Enid Ruther couldn't decide if she was more tired or invigorated. The council meeting had run late, again, until even Bertold the guild leader had been nodding in his cup. And yet not a single member would say they'd left the gathering anything less than upbeat. Perhaps it was true what her husband used to say and people truly did see the best of each other in the darkest of times. Unlike Derrion, she'd never been forced to confront those dark moments battling in the Dungeon, instead she got to see the best her people could offer now, after their homes and families had been destroyed in such a brutal manner.
To juxtapose such suffering with the incredible community that had sprung up in the middle of nowhere was at times completely jarring, yet unless she was thinking of it consciously it all just felt so natural. Of course the Gorion family would lend their meagre spare supplies to the Tirin's who'd just arrived with nothing but the clothes on their back, why would anyone ever think that they wouldn't?! Or that the builders would happily shove away their dinner and start levelling ground and cutting beams the second Enid knocked on their door and said new houses where needed. She didn't say they were needed immediately and hastened to tell them so but they just shrugged, grinned and got to work.
She'd never seen such an unselfish work ethic in all her life and every day she woke up expecting to find it gone and replaced with more normal greed, but it clung to the community like a stubborn virus. By now even the neighbours were starting to notice the unflinching generosity and dedication of the people, Enid herself had been questioned on it more than once.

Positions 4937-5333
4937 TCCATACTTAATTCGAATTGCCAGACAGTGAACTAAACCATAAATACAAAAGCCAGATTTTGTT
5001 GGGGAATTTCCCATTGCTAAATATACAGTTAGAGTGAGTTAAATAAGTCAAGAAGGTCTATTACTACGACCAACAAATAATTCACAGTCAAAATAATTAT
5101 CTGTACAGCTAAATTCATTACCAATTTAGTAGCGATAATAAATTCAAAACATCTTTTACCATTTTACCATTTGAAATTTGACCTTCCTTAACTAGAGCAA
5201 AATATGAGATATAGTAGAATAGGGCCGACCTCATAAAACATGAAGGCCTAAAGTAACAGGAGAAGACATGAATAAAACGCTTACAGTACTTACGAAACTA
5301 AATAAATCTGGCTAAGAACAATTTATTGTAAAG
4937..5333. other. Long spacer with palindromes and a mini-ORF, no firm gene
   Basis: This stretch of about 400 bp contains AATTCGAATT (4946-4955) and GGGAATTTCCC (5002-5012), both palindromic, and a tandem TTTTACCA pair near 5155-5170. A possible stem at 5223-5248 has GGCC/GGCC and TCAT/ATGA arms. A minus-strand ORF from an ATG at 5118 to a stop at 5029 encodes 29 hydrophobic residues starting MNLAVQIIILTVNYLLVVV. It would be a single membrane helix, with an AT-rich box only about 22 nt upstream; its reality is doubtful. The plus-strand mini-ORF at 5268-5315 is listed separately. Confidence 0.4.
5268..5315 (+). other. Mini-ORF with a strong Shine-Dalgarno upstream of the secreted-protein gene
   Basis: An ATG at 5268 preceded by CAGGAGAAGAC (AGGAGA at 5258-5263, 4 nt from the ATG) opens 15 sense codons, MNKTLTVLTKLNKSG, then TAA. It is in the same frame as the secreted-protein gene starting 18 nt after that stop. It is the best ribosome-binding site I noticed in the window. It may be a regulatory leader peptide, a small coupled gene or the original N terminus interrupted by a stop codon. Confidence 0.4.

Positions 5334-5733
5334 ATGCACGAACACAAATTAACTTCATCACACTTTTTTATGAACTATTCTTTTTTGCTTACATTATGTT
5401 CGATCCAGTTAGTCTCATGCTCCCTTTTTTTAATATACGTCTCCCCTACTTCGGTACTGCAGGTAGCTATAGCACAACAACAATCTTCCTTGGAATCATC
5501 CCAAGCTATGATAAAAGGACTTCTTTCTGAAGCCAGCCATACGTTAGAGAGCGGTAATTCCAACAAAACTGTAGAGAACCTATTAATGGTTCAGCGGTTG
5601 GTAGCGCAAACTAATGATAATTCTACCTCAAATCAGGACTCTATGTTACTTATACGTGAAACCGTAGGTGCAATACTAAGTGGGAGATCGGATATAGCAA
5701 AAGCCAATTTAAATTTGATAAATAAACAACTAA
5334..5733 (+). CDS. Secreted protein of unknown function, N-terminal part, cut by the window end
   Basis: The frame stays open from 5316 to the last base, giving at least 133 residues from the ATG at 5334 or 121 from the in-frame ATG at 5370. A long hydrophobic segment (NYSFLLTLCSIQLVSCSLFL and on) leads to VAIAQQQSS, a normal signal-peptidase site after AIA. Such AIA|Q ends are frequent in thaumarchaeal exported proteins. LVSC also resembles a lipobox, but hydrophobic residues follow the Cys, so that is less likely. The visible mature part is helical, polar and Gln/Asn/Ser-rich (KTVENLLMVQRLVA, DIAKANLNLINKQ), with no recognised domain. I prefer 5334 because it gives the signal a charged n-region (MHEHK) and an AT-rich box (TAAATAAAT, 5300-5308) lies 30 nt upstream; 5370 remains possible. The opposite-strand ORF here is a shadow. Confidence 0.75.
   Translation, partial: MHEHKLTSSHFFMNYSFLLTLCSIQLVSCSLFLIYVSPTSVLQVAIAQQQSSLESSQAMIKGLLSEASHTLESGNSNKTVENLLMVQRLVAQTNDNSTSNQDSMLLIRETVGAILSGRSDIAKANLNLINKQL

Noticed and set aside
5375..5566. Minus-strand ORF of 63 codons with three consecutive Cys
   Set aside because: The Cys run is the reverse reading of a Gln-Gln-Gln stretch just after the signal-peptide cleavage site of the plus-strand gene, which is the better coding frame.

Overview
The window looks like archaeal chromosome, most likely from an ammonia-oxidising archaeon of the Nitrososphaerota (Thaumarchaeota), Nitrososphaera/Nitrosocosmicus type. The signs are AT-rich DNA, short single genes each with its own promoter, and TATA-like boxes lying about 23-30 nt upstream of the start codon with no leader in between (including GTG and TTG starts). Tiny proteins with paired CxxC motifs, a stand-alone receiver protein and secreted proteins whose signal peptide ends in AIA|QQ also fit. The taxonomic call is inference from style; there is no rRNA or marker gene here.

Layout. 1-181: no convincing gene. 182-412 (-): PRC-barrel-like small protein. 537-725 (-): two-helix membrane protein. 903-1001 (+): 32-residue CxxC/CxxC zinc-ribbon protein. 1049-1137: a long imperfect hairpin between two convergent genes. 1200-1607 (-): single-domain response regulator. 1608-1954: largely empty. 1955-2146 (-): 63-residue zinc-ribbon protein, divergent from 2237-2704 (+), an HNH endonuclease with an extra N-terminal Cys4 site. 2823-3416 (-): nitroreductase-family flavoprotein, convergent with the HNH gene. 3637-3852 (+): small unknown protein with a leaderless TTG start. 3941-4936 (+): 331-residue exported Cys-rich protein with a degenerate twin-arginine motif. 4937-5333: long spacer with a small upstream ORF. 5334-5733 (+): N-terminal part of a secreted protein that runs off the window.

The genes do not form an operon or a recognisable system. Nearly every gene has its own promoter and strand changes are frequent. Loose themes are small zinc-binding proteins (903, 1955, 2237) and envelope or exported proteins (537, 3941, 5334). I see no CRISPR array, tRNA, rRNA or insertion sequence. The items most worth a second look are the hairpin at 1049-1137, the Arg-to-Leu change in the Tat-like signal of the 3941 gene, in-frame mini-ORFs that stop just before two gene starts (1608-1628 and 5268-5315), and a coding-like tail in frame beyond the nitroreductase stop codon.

[No,] she'd been forced to say, [it isn't normal for people to work like this.]
[Curious,] the ant had stared up at her with its unblinking eyes as it pondered her words, [you wouldn't describe humans as lazy would you?]
The insects were normally almost totally void of emotion, but somehow she could sense just how repellent the concept of laziness was to the creature. Which made sense, she supposed, ants were not exactly known for being relaxed and slack creatures.
[Humans can be lazy,] she admitted, [just like any other creature]
The ant stared at her for a long moment.
[ almost any other creature, I meant to say. Obviously the Colony is excepted from such weak fleshy concerns.]
She swore the ant's antennae wiggled a little at her acknowledgement. Thinking back to that conversation caused a slight chuckle to break through the old woman's gruff exterior as she walked through the cool night. In some ways the insects of Anthony's colony were highly intelligent and curious creatures, full of questions and full of an insatiable thirst to learn. In other ways they were like children, incapable of deception and completely certain of their own point of view. Would the monsters become old and jaded, as so many mortal species did? Or would they continue forward forever sure in themselves?
Needless to say, Enid wouldn't live long enough to find out. It was a miracle she was still going, all things considered. At nearly seventy years of age, she was easily the oldest survivor of the disaster. Which was surprising since she'd not gained a whole lot of toughness across her lifetime. Perhaps it was Will keeping her old bones moving?